Tears at Bitter Manor is a brand new adventure from Paizo for Pathfinder. The 64-paged book includes a two-sided, full-colour poster map and suits a group of 5th-level characters.
The adventure module is written by Paizo’s in-house team and Steven Helt. Helt won Paizo’s RPG Superstar winner of 2013 and this means that this adventure was selected ahead of fierce competition from many expert GMs. Geek Native is lucky enough to be able to offer up an interview with Steven Helt. I asked him about winning, how the official adventure might differ from the award entry and for tips running the game.
How does it feel to see Tears at Bitter Manor in print? What are your expectations for what happens next?
When I saw the finished product for the first time, it was the .pdf on my laptop. I went immediately to the illustrations because I’d hear there was some creepy, ferocious art. I am so impressed with the cover and the interior art, and it feels so amazing to just see my name on the cover. I have always liked tinkering with design, and getting a head start on my freelance and design career is so exciting!
I go to Gen Con every year to compete in Iron GM and try to meet more publishers and designers. I have so much to learn from so many people, but I love design and want to break into world building. To that end, I gathered some talented friends to tackle fun design projects. We’re called the Four Horsemen (I’m Famine), and working with them has been incredible. Good design should be fun, but also serious work. We force ourselves to design stuff we haven’t seen before, or a take on gamer favorites that we think will really bring players into a game. I could not be working with those guys if not for the Superstar competition and the grace of Paizo and Pathfinder fans.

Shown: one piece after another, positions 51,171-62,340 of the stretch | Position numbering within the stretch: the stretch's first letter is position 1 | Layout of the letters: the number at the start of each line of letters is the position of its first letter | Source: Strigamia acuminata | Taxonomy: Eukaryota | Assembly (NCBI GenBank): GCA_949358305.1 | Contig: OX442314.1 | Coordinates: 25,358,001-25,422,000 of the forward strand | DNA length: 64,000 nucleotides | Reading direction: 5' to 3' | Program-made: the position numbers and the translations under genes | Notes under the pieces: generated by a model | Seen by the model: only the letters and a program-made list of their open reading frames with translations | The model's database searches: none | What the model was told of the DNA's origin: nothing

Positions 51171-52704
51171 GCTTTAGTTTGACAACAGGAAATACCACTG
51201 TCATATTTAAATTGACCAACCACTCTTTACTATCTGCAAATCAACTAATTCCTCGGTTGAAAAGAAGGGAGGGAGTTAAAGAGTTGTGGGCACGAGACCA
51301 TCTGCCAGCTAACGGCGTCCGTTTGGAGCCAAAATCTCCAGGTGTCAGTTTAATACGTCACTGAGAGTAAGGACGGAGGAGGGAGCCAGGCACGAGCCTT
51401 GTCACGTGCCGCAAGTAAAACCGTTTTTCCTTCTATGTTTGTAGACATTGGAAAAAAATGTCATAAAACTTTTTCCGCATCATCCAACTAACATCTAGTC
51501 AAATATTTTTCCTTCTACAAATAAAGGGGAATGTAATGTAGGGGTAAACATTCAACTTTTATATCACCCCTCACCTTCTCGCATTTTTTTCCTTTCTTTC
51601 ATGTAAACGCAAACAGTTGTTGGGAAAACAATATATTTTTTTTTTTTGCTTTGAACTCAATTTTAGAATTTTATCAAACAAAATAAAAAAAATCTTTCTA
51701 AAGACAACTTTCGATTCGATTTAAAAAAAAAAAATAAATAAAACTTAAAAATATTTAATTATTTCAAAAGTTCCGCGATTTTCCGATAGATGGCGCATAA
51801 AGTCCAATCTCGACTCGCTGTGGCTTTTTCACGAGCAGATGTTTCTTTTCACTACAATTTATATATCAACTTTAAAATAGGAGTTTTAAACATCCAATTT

How much effort and time did you put into winning Paizo’s RPG Superstar in 2013?
The interesting thing about this question is that the truth is oxymoronic. I spent less time than I wanted on each entry, because every round I advanced in the contest, the rules twists or other factors forced me to abandon my first ideas. Now I’ll get to hammer those ideas into place and make them better. I also fell miserably ill when writing the fourth round, and wrote the final round pitch on a plane for India. I did work very hard on that round. Every day we’d visit churches, drop by an orphanage, and then back at the hotel I’d write until the wee hours, correcting clunky sentences and trying to make the story and proposed encounters mesh well together.
So I definitely worked hard every single round, but the actual entries were always an idea I had that was more suitable than the first monsters or archetypes or encounters.
How does that compare to the time and effort you’ve put into the official Tears at Bitter Manor Pathfinder Module?
Oh, goodness. I remember the day the results were announced, I was such an eager fanboy. I sent an email straight to James Jacobs reporting for duty and he said “we’ll give you plenty of time, enjoy your win and get some rest.” And I couldn’t stop thinking about the adventure and how I wanted to change things up and how with my job (commission sales) I have to get an early start so I don’t get stressed out. When I got my initial instructions, I went straight to work every day.